A Central Limit Order Book (CLOB) is the basis for the earliest type of exchanges, specifically stock exchanges such as the NYSE. Today, this model is followed by a number of crypto exchanges such as Coinbase, Binance and Kraken. A CLOB is essentially a method for coordinating market activity. It helps liquidity providers and traders come together to discover and fulfill their orders. It functions as follows.
Market makers submit their intent to transact assets to the exchange, specifying basic information such as prices, quantities, and direction of their intent (buy or sell). The exchange collects all of these intents (orders) into a database (the order book). The exchange then organizes and publishes the order book to all of its users. In order to complete a transaction, another party (a taker) must accept the prices and quantities available on the order book. The exchange operator matches the taker's acceptance (its market order) with the corresponding orders in the order book that fulfill the taker’s order at the currently available best prices.
A key element in this process is order matching. Most CLOB exchanges take an active approach and match orders whenever buyers' and sellers' orders overlap. When multiple orders are entered at the same price, CLOB exchanges implement algorithms to prioritise them, most commonly following a first in, first out (FIFO) policy.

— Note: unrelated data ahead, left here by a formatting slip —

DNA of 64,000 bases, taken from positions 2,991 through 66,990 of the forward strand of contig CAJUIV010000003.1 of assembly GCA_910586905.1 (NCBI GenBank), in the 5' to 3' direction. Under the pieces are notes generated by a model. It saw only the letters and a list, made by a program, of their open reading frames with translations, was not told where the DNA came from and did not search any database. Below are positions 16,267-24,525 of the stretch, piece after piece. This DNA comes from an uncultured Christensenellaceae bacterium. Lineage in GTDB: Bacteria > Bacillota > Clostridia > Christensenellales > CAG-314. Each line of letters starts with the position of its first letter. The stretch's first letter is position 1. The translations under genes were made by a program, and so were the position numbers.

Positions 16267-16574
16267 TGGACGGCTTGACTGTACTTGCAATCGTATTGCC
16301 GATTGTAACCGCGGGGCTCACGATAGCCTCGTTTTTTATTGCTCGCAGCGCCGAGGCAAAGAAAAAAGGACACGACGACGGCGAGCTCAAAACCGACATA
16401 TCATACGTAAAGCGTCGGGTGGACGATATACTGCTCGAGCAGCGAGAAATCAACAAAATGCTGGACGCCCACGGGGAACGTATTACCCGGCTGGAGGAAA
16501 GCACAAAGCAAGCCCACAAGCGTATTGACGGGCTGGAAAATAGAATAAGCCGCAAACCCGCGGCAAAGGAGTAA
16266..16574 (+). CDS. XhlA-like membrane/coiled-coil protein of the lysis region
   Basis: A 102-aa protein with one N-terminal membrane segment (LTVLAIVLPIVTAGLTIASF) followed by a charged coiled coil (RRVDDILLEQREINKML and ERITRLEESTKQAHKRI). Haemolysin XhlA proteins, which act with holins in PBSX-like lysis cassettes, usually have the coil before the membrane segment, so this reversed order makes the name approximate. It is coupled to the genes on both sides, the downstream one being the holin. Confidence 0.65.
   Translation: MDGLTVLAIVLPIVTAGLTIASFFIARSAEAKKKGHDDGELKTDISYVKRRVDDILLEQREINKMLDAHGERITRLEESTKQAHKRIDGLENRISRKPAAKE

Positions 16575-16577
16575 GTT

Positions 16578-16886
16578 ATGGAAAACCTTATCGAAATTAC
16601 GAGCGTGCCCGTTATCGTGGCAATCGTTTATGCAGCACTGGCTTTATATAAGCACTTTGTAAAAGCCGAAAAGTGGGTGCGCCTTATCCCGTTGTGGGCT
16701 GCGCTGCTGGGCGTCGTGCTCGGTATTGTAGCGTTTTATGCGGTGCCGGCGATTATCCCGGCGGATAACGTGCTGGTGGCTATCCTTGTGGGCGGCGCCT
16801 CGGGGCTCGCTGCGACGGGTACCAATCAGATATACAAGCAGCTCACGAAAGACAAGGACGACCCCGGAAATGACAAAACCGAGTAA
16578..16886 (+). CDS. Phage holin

While everything about a CLOB is characteristic of centralisation, there are also ways of running a decentralised CLOB, where the exchange operator has minimal influence. In this case, the exchange takes a hands-off approach from matching orders, and openly broadcasts submitted orders, leaving them open for any takers to fill.
Another way a CLOB can be decentralised is by foregoing asset custody. This means that the assets are always in control of the buyers and sellers, and never fall into any kind of holding by the exchanges. Transactions are then facilitated by smart contracts directly settling assets between market makers and takers.